Ptah-Sokar-Osiris Figure of Nesshutefnut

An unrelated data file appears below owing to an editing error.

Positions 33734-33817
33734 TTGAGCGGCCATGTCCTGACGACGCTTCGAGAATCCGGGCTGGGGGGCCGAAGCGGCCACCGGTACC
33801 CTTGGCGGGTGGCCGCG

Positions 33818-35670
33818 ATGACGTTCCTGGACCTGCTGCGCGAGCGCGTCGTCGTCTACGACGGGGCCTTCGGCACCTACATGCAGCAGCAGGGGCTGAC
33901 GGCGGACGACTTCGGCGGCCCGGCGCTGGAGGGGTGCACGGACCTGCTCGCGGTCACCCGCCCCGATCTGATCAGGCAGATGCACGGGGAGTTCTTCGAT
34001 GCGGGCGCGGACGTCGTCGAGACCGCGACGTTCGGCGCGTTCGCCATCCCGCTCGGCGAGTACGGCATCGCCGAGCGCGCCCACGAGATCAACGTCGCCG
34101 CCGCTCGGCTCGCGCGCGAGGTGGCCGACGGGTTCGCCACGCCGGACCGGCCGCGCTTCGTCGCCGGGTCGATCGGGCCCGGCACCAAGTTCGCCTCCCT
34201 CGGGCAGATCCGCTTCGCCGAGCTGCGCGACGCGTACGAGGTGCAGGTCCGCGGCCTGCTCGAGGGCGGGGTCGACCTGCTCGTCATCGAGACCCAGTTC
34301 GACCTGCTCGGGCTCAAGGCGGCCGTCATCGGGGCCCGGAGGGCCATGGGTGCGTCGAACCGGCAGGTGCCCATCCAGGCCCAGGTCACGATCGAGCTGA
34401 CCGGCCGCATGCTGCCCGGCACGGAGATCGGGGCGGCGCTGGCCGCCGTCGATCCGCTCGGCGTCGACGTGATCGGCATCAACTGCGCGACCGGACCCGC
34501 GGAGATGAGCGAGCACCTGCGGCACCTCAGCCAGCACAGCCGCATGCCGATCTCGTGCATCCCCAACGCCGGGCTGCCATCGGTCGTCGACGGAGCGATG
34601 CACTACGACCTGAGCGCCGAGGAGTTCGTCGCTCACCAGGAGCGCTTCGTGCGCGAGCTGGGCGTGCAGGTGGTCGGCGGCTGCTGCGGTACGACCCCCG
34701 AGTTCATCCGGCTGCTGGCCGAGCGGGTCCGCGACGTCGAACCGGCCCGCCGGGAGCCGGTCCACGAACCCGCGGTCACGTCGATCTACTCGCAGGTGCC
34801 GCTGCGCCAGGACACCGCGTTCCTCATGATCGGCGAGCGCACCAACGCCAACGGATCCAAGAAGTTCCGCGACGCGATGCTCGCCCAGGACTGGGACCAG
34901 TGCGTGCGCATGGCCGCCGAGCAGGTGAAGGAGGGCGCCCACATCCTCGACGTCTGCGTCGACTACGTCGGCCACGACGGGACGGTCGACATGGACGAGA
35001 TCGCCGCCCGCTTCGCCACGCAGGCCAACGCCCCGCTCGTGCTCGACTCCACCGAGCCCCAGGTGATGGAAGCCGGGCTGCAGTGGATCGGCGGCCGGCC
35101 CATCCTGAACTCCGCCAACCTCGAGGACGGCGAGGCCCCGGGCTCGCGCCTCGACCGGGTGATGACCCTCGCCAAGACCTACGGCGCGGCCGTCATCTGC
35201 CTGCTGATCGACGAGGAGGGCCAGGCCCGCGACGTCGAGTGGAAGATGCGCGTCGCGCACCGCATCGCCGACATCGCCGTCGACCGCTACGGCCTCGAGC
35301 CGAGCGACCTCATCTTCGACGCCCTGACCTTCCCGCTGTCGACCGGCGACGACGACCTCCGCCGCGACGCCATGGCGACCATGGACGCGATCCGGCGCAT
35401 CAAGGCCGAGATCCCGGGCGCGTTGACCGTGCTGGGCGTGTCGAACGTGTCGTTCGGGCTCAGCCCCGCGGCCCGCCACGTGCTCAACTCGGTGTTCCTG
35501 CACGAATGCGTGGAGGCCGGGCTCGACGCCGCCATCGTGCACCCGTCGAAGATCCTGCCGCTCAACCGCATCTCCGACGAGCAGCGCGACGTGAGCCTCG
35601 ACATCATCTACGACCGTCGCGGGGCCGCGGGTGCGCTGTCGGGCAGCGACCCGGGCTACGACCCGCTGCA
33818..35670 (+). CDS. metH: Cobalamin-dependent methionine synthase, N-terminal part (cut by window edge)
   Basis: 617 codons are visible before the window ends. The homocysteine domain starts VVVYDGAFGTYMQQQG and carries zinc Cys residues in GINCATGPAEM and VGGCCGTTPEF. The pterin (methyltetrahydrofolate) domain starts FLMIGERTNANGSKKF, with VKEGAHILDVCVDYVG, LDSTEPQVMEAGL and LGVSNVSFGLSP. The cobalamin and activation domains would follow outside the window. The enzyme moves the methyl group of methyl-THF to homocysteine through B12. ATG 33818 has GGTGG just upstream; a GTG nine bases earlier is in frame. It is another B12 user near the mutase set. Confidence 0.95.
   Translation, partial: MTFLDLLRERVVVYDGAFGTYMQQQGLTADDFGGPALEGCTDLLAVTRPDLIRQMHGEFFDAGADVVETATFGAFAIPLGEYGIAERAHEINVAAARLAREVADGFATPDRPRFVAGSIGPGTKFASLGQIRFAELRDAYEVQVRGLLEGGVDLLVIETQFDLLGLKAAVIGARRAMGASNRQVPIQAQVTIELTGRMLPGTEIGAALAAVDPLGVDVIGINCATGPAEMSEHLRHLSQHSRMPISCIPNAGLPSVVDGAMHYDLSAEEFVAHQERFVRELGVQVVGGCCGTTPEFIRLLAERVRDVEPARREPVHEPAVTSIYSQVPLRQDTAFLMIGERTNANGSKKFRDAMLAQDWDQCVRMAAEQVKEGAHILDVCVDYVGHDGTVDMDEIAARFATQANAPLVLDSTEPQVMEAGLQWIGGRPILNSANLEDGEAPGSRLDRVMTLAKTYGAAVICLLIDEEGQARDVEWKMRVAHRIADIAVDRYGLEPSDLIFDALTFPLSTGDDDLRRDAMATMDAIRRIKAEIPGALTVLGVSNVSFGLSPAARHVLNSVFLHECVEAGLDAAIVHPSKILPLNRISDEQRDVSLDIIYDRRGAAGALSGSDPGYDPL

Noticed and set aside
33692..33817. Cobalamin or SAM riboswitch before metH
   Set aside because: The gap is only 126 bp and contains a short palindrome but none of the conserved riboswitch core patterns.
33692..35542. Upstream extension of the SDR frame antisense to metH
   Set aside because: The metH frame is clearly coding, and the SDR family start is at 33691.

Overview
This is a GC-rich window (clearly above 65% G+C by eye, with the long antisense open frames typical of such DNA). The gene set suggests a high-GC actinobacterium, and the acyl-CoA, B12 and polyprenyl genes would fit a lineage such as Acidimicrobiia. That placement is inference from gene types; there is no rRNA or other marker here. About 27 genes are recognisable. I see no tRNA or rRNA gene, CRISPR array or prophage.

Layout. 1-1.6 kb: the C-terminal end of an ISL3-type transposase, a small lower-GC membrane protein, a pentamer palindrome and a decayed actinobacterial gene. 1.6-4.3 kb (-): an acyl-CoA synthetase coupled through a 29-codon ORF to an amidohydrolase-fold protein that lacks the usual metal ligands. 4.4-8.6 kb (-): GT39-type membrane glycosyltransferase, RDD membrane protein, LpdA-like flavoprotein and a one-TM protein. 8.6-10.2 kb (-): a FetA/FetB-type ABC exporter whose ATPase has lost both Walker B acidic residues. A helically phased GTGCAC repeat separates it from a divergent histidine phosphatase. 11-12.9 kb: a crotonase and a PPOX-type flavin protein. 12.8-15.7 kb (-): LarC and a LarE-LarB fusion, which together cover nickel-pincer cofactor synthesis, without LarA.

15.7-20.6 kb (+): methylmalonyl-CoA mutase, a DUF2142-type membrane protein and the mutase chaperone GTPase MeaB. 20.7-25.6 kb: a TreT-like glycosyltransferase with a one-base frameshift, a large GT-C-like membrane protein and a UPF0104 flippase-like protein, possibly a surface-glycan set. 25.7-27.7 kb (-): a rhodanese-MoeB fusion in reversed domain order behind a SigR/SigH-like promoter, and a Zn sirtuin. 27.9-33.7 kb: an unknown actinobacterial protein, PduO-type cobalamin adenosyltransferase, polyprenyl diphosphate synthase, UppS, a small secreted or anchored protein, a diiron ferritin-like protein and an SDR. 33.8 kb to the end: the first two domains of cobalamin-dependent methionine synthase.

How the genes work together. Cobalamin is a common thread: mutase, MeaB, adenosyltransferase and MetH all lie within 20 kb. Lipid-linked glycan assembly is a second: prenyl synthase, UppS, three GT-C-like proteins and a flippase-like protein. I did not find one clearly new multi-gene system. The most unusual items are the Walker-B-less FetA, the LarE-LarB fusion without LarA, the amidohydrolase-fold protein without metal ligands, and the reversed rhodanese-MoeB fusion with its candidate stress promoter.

In 1905, John Garstang, Harold Jones and a team of 80 others spent three months excavating the site of Hissaya, a burial place used in the Ptolemaic and Roman Period, mainly by priests of Horus from the temple city of Edfu, which is 20km to the north of the site. Most graves in the cemetery had been robbed, except for the intact burial of Nesshutefnut, a priest of the god Horus. Nesshutefnut’s mummy was adorned with brightly painted and gilded cartonnage and placed within a black painted coffin. Placed beside the coffin was a canopic chest, a stela and a Ptah-Sokar-Osiris statue. This 65 cm tall statue Ptah-Sokar-Osiris wears a headdress of curled ram horns, a sun-disc and plumes. Ptah-Sokar-Osiris was a popular god of the netherworld in the Ptolemaic and Roman periods, represnting the resurrection of the dead. A vertical column of hieroglyphic text is painted on the back of the figure. In front of the god stands a small model of the deceased’s coffin that sits on top of a mummiform-shaped hole (perhaps for a figure of the dead/shabti). On the sides of the model coffin are tiny painted figures protective deities including the goddesses Isis and Nephthys. Originally there was a figure of a jackal pegged to the lid of the model coffin but this is now missing. Between the coffin and the foot of the standing figure the name, parentage and titles of the deceased, Nesshutefnut.